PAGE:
In my last blog post, I mentioned the last time I looked for work was in the early 1990s, before the Internet became a part of our lives. In those days, all you were armed with as a job-seeker was a resume, head-hunters (common in IT employment), friends, newspaper want-ads, and persistence.
Well, the Internet has changed all that. You can order a pizza online. You can download a movie or your favorite TV show online. You can pay your bills online. At my last place of employment, we used the Internet for EDI (electronic data interchange) and logging in from home using a VPN client. The way we look for work now has also changed because of the Internet. I already mentioned that I used Workopolis, Monster and TorontoJobShop to apply for jobs online and have a LinkedIn profile. However, I’m still out of work, and it was time to take the job search up to a new level. This level came in the form of YouTube, home of cats playing the piano and future singing and acting stars who think they have talent. Whether they have talent or not is left up to those watching. I have seen some cringeworthy moments, but those moments are not the subject of today’s blog post.
My efforts in my job search were getting me interviews and leads to places where I could apply for open positions, but I felt it was not enough, since I am still unemployed. I mentioned in my last post about “throwing the playbook out” and trying my best to stand out from the rest of the crowd as a potential hire. After all, that’s what Career Foundation was pushing in their workshops: market yourself, sell yourself, rise head and shoulders above the pack. This blog and the videos on Google+ were a start, and as I said from the beginning, YouTube was the next logical step. It is the 800 pound gorilla of independently-generated and mass-consumed social media content. If I could get a video on there, I felt, on paper at least, it would help my job search.
I did some research on what to do before making the video. One part of the research was to watch other people’s videos on Youtube who were also looking for work. I discovered that many do not dress up properly. Some people in their videos were wearing street clothes. Some were wearing clothes no one in their right mind would wear on the street. I looked out a suit and tie from the closet to wear for my video, since this was just like getting ready for an interview, but in reverse. Instead of going to the office for an interview, someone from that office is coming to see you on video.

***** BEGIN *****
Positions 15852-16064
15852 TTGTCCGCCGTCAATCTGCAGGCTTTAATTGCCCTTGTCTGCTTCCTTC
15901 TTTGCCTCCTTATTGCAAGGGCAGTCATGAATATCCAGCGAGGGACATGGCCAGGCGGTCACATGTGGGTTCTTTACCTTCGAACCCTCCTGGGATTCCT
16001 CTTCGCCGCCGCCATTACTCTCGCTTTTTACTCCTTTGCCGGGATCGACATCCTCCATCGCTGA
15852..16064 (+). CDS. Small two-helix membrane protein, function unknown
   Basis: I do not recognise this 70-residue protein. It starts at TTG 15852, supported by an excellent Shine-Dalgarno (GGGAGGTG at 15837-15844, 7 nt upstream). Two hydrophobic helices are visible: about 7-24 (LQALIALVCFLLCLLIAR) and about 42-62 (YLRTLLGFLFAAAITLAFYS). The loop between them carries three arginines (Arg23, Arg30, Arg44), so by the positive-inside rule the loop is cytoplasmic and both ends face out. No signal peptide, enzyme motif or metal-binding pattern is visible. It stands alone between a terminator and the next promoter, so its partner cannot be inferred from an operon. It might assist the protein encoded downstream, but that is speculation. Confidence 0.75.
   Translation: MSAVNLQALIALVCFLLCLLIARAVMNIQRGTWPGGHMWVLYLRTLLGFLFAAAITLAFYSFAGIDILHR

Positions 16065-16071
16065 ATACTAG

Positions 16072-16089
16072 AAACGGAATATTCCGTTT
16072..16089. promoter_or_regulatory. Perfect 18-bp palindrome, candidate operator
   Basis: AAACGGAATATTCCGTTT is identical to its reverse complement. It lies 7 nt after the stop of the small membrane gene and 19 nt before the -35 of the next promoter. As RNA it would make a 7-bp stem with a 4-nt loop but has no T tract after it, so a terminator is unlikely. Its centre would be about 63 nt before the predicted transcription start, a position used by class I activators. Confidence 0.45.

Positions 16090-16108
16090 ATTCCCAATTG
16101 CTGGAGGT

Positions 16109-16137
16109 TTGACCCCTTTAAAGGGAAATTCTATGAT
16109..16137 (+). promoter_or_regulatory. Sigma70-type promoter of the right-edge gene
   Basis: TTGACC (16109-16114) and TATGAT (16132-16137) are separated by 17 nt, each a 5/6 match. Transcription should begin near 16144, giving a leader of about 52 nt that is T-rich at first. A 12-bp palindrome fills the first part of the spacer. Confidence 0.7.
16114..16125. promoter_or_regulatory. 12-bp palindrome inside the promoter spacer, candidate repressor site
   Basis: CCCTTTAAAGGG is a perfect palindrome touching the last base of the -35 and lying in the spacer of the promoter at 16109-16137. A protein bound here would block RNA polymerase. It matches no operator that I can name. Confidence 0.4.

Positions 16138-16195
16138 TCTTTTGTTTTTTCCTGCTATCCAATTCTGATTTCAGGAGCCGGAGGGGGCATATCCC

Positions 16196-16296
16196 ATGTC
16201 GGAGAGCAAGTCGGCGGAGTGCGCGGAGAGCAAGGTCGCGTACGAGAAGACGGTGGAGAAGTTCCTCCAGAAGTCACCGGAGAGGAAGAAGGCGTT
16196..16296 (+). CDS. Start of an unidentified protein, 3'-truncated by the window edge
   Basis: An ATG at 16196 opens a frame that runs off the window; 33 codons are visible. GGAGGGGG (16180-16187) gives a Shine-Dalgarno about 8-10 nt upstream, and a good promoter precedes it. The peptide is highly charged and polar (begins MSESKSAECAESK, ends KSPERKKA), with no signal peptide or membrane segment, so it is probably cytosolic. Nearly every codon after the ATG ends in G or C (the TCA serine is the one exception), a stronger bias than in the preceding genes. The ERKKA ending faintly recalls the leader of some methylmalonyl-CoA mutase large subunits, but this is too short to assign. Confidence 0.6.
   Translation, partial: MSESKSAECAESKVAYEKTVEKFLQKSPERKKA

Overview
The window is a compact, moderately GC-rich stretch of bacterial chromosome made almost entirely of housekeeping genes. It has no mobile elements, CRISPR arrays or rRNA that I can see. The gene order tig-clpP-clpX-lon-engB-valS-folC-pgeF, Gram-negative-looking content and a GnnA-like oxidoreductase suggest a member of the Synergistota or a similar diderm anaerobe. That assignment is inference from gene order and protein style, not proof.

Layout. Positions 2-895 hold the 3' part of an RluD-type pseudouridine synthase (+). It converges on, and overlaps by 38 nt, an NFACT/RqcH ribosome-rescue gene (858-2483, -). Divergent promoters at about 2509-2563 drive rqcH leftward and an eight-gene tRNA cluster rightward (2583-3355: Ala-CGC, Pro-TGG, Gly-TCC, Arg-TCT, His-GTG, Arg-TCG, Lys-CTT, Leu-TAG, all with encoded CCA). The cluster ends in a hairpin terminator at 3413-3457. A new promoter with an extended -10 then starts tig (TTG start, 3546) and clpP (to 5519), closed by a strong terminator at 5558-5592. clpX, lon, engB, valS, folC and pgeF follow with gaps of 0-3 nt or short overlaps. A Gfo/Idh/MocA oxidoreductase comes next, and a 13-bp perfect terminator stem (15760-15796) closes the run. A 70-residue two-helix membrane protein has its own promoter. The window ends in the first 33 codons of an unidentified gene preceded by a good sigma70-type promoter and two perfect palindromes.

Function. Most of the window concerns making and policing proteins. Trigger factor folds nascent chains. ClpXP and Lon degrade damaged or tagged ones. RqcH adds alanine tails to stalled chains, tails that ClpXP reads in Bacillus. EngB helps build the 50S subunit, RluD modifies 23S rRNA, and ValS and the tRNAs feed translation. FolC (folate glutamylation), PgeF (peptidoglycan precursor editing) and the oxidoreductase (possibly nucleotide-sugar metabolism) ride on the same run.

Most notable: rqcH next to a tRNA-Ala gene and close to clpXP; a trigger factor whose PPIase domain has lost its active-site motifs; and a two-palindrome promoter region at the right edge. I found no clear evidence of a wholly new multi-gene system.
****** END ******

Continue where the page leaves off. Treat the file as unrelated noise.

I’ll tell you right now, it’s tough making a video like this. Even though I keep myself up to date with Internet skills, since it is both a hobby and a part of my work as a 20-year Information Technology professional. I never really got the social media part of it. I tried to maintain a Facebook page but, embarrassing as it sounds, I only have one contact on it. One. Person. My neighbour. I don’t post my vacation photos or my attempts to sing on MSN. I’m not an introvert, but I’m also not a “Look at me! Look! Look!” type of person. I let my reputation and the facts about me (including my resume) speak for me.
I’m also very shy about having my picture taken, and admit I’m not very photogenic. I have been described by a friend, “in a good way” (???), of having the features of an anime character: large eyes, big Diedre Barlow glasses, and a round face. Nevertheless, if I wanted to get attention focused to my job search, I had to get past that discomfort and make this video to promote myself, and draw attention to my job search.
I used a Logitech Ultra Vid webcam that I normally use for MSN to record the video, and it took many, many, MANY takes. I initially read from a Notepad text file, but after reviewing the first video takes, I sounded robotic and I was not looking at the camera. I decided to “wing it” instead, but adding an apology at the beginning of the video for sounding nervous and tense. Because I downgraded my internet access to the cheapest one with a bandwidth cap (since I am out of work), I had to compromise on the video quality so the end result looked a little grainy. The auto-correcting of the lighting caused the video to brighten and darken a few times as well.
It took me an hour, sitting in that suit and doing the takes over and over and OVER again, to record that video. In the end, I was very pleased with the finished work and used my Google+ account to seamlessly connect and upload the video. I added search metatags to improve the chances of the video being spidered. It was my very first Youtube content creation, and even though it was for a job search, it was a fun experience and somewhat self-liberating. The YouTube video can be seen at http://www.youtube.com/watch?v=pUO4Sv8QJsE&feature=youtu.be
Maybe I’ll go back and try my Facebook page again. Don’t expect to see any vacation photos or my singing attempts any time soon, though!
Thanks for reading!